Populism versus Globalism: A False Choice in LA
Global Los Angeles
April 12, 2018

As we were reminded on his recent trip to California, Donald Trump loves to build walls. While his much-touted physical barrier at the U.S.-Mexico border is ill-conceived, unnecessary, and counterproductive, his less tangible wall-building efforts have the potential to do significant lasting damage. President Trump is now constructing economic barricades by imposing harsh tariffs against foreign imports, which will cause severe harm to California’s and America’s economic future.

But current trends show that Trump is not alone in his isolationist tendencies. The hostility toward free trade is evident in both major political parties. Populism—the ideology that fuels disdain for the political and economic establishment from both Trump and Bernie Sanders during their 2016 presidential campaigns—relies on a battle cry that falsely divides us by calling for the empowerment of working people over the "global elite." But globalism does not represent the threat to working class economic interests and cultural cohesion that these self-proclaimed "prophets" suggest. The proof of the fallacy of these arguments can be seen here in Los Angeles, which has emerged as an economic leader of North America, the Pacific Rim, and the Western Hemisphere and our country’s most important international crossroads.

LA’s diverse immigrant population has positioned it for economic success. A report released last year revealed that foreign-born residents in Los Angeles County generated nearly $233 billion in economic activity in 2014. The study also found that immigrants in LA County held spending power equivalent to $70 billion. Interestingly, LA’s immigrants accounted for 51.5 percent of all self-employed workers in the county in 2014, with their entrepreneurial businesses generating $7.2 billion.

As too many politicians and many of their constituents across America decry international trade and blame immigrants for a lack of economic and personal success, they might consider casting an eye to Los Angeles as a compelling counter-argument.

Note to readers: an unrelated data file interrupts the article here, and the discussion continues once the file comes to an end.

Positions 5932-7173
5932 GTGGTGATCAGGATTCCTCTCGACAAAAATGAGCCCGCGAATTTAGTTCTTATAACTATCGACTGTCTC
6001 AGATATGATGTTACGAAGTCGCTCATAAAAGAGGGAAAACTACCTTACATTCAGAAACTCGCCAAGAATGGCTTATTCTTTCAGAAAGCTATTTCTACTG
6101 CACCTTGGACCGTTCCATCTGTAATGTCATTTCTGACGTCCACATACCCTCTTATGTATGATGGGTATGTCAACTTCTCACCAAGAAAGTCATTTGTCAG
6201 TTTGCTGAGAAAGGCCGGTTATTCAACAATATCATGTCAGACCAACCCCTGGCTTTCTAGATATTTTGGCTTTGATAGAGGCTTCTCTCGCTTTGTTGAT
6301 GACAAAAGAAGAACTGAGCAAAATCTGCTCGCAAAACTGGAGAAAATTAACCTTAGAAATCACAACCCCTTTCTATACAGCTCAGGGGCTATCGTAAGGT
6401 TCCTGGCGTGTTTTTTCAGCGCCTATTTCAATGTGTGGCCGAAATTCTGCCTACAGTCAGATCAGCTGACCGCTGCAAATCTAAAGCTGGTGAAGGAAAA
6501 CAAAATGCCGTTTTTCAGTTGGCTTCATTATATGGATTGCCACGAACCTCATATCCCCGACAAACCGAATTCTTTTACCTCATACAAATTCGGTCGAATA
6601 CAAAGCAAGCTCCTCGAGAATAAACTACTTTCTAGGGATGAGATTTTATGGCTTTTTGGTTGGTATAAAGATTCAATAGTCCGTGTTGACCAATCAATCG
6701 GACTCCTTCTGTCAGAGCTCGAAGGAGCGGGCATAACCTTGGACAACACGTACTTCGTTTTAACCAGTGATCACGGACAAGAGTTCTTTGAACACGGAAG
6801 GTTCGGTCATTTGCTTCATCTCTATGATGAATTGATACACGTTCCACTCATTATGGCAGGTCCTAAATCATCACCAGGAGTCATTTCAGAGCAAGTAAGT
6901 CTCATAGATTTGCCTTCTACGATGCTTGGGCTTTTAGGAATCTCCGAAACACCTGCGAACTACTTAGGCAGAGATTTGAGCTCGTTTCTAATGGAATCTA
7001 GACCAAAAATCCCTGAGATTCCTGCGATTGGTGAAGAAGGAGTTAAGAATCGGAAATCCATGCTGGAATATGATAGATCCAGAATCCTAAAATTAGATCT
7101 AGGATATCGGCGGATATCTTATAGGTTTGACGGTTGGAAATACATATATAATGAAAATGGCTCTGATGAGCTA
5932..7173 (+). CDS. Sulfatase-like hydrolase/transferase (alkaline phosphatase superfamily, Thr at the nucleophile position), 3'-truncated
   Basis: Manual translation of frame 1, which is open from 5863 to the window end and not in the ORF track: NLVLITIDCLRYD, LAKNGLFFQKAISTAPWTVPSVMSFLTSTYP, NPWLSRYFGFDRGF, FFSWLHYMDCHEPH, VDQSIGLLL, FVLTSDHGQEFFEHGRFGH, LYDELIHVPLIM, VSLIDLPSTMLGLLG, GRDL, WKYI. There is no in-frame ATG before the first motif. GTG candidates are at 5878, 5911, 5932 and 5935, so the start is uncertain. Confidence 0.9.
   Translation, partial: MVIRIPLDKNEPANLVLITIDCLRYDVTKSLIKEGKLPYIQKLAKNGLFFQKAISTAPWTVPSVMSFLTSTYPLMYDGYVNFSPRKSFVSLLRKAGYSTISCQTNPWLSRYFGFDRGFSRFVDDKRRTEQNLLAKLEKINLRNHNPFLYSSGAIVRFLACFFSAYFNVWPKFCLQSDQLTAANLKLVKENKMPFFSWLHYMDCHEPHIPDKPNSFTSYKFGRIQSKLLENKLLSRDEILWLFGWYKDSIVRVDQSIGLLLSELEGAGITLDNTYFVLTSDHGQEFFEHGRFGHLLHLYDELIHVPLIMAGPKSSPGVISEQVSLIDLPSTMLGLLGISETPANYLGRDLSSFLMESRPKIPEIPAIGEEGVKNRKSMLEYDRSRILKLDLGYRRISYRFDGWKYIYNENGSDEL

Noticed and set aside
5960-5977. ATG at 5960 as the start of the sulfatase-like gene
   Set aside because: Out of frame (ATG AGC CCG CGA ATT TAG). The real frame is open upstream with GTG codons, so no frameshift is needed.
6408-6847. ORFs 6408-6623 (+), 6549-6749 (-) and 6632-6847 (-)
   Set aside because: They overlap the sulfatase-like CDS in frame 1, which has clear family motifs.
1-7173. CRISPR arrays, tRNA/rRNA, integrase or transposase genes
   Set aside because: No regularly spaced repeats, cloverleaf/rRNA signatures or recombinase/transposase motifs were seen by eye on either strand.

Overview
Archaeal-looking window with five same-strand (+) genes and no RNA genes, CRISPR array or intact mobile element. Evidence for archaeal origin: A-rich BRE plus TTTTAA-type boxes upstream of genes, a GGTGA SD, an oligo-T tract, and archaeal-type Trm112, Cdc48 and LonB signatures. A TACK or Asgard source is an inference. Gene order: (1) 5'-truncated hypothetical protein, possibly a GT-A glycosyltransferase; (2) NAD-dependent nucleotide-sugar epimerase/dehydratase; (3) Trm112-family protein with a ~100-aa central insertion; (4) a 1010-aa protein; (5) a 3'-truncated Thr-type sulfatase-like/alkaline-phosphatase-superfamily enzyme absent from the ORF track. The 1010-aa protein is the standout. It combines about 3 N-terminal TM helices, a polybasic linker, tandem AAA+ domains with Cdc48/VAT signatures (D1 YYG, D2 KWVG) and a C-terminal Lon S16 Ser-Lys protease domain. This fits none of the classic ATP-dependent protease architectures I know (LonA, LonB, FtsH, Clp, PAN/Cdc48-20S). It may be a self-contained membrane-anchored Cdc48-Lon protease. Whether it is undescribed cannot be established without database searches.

The region’s openness to international trade has led to flourishing business with Mexico and Canada through the North American Free Trade Agreement, with two booming ports that serve as international commerce hubs for the whole country. LA’s globalist policies in both trade and immigration have elevated its citizenry and provided opportunities that would not be available without an openness to conduct business beyond our borders.

According to the Los Angeles Chamber of Commerce, the LA metropolitan area is the top international trade hub in the United States. Global trade results in 500,000 jobs in the region. Foreign firms employ about 150,000 workers and professionals, while trade-in services, international tourists, and university students contribute billions to the local economy. Tech giants in Silicon Beach and world class biotech companies are attracting investment and talent from around the world.

As a result, California has grown in jobs and wealth in recent years, outperforming other parts of the United States. Between 2012 and 2016, California accounted for over 17 percent of U.S. job growth, and in 2016, California’s GDP grew at nearly twice the rate of the national economy. The state’s leadership and commitment to globalism is working—California’s economy ranks sixth in the world, ahead of France and Brazil. And Mayor Eric Garcetti recently told a Pacific Council audience composed of city leaders that LA is the third largest municipal economy in the world, after Tokyo and New York City.

As too many politicians and many of their constituents across America decry international trade and blame immigrants for a lack of economic and personal success, they might consider casting an eye to our region as a compelling counter-argument. If isolationists are looking for solutions to lift communities out of poverty and reinvigorate local economies, then globalism is actually not an obstacle but rather populism in its purest form. Its critics—from the right and the left—should take note.


Jerrold D. Green is the president and CEO of the Pacific Council on International Policy.

Dan Schnur is a Pacific Council member and professor at the University of Southern California’s Annenberg School of Communications and the University of California – Berkeley’s Institute of Governmental Studies.

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